Originally published by TechSoup at https://blog.techsoup.org on September 18, 2020.

Building a Modern SMS Communication Strategy at Your Nonprofit

Due to the pandemic and the lack of in-person engagement, organizations of all types and sizes are accelerating their digital transformation efforts. There’s never been a better (or more relevant) time to optimize your digital presence and reach supporters where they’re at — starting in the palms of their hands.

1. Define Your Audience

User-driven marketing can be defined as reaching users on their preferred platform, with their preferred message, at their preferred time.

  • Monthly recurring donors
  • Lapsed donors (have not made a gift within the last 12 months)
  • Volunteers
  • Fundraisers
  • Advocates
  • Event attendees
  • Corporate sponsors or partners
  • Newsletter or email subscribers

2. Identify What Motivates Your Audience to Take Action

Once you’ve defined your audience, encouraging each segment to take action will depend on why they are motivated to get involved with your organization. This is a necessary but often overlooked step in the quest to personalize your message to drive conversions and engagement.

3. Define Your Value Proposition

A strong value proposition communicates the mission and focus of the organization in roughly four to seven sentences. Your value proposition is the place to address your donors directly to communicate that their gift to your organization translates into positive outcomes. You likely won’t be texting your value proposition verbatim to supporters, but it’s important to keep your core offering in mind as you build the story arc for each campaign or initiative.

  • Keep it simple. No need for superfluous language or jargon here.
  • Define the challenge you’re working to solve. What challenges are you facing as an organization? When you’re up front about how donor support can help impact your story, there is a greater sense of urgency.

4. Get Permission

Opt-in for text messaging communications is required by local laws and carrier industry guidelines. It also builds trust with your audience and helps prevent your messages from getting flagged as spam. There are two common ways to obtain opt-in: SMS-based and non-SMS-based.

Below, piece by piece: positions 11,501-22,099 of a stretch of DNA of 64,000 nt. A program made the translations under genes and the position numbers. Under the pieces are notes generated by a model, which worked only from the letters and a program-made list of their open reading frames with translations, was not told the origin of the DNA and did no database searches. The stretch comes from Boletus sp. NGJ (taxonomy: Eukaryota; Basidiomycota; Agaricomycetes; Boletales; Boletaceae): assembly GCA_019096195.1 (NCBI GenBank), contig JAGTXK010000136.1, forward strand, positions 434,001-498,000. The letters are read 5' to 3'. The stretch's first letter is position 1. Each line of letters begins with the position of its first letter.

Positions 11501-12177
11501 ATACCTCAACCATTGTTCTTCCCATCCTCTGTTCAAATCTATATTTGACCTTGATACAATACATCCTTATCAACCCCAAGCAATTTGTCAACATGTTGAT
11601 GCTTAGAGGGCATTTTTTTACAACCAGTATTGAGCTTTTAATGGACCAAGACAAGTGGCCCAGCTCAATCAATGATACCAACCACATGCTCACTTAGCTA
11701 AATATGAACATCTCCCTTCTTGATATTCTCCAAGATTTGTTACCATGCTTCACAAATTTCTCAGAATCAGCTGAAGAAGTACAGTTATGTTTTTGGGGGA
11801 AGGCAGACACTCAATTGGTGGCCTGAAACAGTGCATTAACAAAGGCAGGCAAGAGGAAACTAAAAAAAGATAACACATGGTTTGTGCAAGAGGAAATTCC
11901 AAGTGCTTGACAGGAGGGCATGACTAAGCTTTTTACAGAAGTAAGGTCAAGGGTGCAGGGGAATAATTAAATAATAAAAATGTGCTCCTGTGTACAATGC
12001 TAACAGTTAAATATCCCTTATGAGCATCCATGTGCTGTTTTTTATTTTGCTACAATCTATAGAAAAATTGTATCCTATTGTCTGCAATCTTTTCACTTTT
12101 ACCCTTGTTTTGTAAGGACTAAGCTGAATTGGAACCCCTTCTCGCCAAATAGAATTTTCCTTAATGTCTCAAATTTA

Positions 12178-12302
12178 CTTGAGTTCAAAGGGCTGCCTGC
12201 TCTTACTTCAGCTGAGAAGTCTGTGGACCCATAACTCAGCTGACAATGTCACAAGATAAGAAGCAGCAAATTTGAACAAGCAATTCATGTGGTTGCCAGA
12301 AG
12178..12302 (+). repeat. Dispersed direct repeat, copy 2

5. Prepare for Scale

One of the benefits of text messaging is that you can reach a large audience quickly. But keep in mind that when you send a text, some people will text back, so it’s important to make sure you’re ready to respond to inbound messages. If you don’t have enough staff to manage inbound inquiries, you can automate responses with an SMS bot or route people to on-demand resources, such as your website.

6. Deploy A/B Tests and Measure Outcomes

It’s tough to know exactly what message will resonate, but if you’ve taken the time to understand your audience’s needs and motivations, you have an excellent starting point. If a message isn’t performing in the way that you expected, have a backup solution ready to fire at a moment’s notice. If 2020 has taught us anything, it’s that things can change at the drop of a hat, and the news cycle can feel impossible to break through. Having variants ready to go is a great way to counteract a message that may have fallen flat!

Time to Get Texting

We hope these best practices help get your organization on a roll as you build your messaging strategy and start engaging your supporters. Our last piece of advice is to remember that SMS is just one piece of your engagement and communications arsenal. While some people prefer mobile messaging, others respond best to email, voice, or direct mail.

Additional Resources

Connecting mission-based & community-based organizations to mission-critical tech resources, knowledge & community for change-makers. #nonprofits | techsoup.org

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